5 Steps for Creating Your First Content Strategy
Do your current and future patients know exactly how you help them? If someone new visits your website, is it clear what type of physician you are?
Content is taking over the world! At least, it’s taking over Google and Google pretty much runs the world. So it is more important than ever to have a strong content campaign as a part of your digital strategy. And with so much noise out there and other physician offices vying for patients, your medical website content needs to stand out from the crowd. To accomplish this, you need a plan. And not just any plan. But one that actually helps you reach your goals.
Therefore, if part of your goal in having a website is to deliver quality and timely information to your colleagues and current or prospective patients, then read on:
But how does one go about creating a content strategy from scratch? Let’s establish from the beginning that this should not be a rushed process. It also cannot be done in a vacuum. Multiple people in your practice may need to be involved in creating your strategy because multiple people will ultimately be involved in implementing your strategy. If you are sole practitioner or have a limited staff, then you may have top outsource or wear all hats.
So assemble your team, and follow this five-step process to establishing a content strategy that includes all the necessary ingredients for an outstanding campaign.
1. Get to know your medical practice.
“But I obviously already know my own medical practice.” This step is not just about knowing your medical specialties and services inside and out (although that is certainly necessary.) This is really for your current and future patients. Do your current and future patients know exactly how you help them? If someone new visits your website, is it clear what type of physician you are? At the forefront of the campaign, everyone on the team needs to be on the same page about:
- The ultimate goals of the campaign (Do you want to increase the amount of new patients every month? Or just brand awareness?)
- Your practice brand identity (Are you a general practitioner or do you provide two or three specialties? Are you “fun”, “serious” or some other personality?)
- Strengths and hurdles (What makes you better or different than other physicians? Why would a new patient pick another doctor over you?)
- A common understanding of all of these elements is going to give you direction and have an impact on the type of content you create.
2. Get to know your patients, i.e., your market
…and get to know it well. While demographic elements like age, gender, are occupation are important, you need to go deeper than that. Create audience personas that identify your market’s anxieties, daily tasks and schedule, hopes and dreams, job details, and expectations.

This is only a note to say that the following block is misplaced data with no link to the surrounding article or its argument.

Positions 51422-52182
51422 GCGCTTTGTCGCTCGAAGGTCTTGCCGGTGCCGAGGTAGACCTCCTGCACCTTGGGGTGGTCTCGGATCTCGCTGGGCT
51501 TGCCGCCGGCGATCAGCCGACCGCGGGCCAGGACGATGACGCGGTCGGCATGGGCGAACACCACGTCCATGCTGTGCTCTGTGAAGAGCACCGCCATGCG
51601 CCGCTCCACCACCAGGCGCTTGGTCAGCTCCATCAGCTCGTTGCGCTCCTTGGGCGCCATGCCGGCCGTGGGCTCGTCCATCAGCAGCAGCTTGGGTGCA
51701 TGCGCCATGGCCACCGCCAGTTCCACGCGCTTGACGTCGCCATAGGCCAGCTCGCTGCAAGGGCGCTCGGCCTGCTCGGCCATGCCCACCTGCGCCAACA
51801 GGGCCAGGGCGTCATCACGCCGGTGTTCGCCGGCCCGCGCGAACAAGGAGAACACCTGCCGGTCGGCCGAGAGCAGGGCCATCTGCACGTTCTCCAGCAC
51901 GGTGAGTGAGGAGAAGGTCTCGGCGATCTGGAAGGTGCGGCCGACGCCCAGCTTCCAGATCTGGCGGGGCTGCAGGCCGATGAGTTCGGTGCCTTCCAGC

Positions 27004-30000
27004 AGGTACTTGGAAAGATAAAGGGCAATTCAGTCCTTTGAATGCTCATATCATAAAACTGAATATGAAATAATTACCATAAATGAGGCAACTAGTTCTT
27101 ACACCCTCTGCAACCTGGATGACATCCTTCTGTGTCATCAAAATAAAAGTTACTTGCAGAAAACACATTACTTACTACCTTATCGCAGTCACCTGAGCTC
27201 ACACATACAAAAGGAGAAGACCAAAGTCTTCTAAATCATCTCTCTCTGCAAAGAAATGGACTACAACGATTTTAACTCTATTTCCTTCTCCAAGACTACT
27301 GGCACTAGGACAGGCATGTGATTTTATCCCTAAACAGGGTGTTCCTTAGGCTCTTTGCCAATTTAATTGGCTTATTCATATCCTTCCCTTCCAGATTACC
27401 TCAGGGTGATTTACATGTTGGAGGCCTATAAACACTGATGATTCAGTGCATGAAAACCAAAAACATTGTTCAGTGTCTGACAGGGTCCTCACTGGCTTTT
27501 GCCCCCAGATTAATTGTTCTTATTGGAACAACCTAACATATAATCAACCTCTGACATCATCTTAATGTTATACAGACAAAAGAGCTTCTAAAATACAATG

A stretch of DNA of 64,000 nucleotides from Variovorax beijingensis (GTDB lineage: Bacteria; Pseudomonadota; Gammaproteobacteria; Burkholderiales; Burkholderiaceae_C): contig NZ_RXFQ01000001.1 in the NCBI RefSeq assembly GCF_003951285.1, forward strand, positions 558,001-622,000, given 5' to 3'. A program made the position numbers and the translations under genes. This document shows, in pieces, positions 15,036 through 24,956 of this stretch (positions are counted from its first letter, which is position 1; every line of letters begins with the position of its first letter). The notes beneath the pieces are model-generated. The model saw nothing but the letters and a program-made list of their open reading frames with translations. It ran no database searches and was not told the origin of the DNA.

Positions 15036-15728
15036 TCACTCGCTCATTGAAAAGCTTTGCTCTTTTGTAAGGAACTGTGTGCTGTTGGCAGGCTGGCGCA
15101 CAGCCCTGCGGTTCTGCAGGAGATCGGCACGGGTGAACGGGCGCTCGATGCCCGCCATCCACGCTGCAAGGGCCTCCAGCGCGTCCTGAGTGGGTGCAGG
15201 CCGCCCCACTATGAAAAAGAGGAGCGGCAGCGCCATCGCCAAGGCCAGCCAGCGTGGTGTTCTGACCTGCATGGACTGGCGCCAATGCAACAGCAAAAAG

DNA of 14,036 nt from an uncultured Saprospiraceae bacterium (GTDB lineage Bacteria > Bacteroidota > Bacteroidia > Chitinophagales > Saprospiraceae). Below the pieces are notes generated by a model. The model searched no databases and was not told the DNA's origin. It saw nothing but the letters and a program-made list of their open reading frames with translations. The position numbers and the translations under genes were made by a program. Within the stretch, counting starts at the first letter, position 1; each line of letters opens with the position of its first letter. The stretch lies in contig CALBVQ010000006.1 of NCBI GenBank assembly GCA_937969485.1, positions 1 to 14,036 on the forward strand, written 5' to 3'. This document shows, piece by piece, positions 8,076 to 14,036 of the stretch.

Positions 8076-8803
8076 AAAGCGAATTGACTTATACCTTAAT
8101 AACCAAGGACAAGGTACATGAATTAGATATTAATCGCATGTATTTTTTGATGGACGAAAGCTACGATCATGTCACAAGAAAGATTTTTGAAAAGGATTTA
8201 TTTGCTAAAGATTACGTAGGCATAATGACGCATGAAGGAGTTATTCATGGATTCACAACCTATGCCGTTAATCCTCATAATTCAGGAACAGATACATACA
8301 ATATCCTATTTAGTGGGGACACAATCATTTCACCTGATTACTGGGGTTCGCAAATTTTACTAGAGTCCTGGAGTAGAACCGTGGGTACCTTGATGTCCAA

But getting to know your patients isn’t enough. You need to know how to connect with your patients. So identify who is influencing your ideal patients, where the influence is taking place, and what they are talking about. Are they on LinkedIn talking about Obamacare? Or on blogs trading recipes? What relationships do you need to start building in the industry to reach your current and future patients through this content and what does that content need to be about?
Lastly, take a good hard look at other doctors, the type of content they are creating, who it is reaching. If your competitor as a thorough case study library, you will probably want to focus on one as well. If your competitor is focused on blog but has no white papers, that presents an opportunity to gain a competitive advantage.
3. Take a content inventory
Create a thorough list of all of the content you already have, both on your site and in a blog and offsite through published articles or interviews. But don’t just log the content’s existence. Look at how it has performed. Did it get many social shares? How many people read the blog? Were there any comments? Did someone contact you after reading that post? See if you can identify any trends or pieces that performed particularly well and why.
4. Decide on media types and distribution channels
Based on the knowledge you have acquired on your target market and your existing content resources, pick from the following list of content types what you think your market will most respond to.
- White Papers
- Case Studies
- Press Releases
The possibilities are endless for what you can create, so don’t pigeon-hole yourself. Vlogs (video + blogs) can work very well for physician referrals where you may have little time to sit down and write an article. SlideShares are a great way to present information visually.
Again, if you notice other doctors only producing one type of content, see if you can gain a competitive advantage with a new type. But always keep your target market in mind. If your target market is elderly cancer patients, you may or may not want to go with cartoons.
5. Create a content calendar
Now, take all of that data you just accumulated, and set up a schedule. Create a calendar, broken down by day that includes:
- The title of the content piece
- Media type
- Distribution channel
- Publishing dates
- Keyword Targets
- Goals (ex. 150 social shares, 3 conversions)
Ideally, put the content calendar in a collaborative document so everyone involved in the campaign can access and update it any time they need. Get as detailed as possible and stick to the schedule.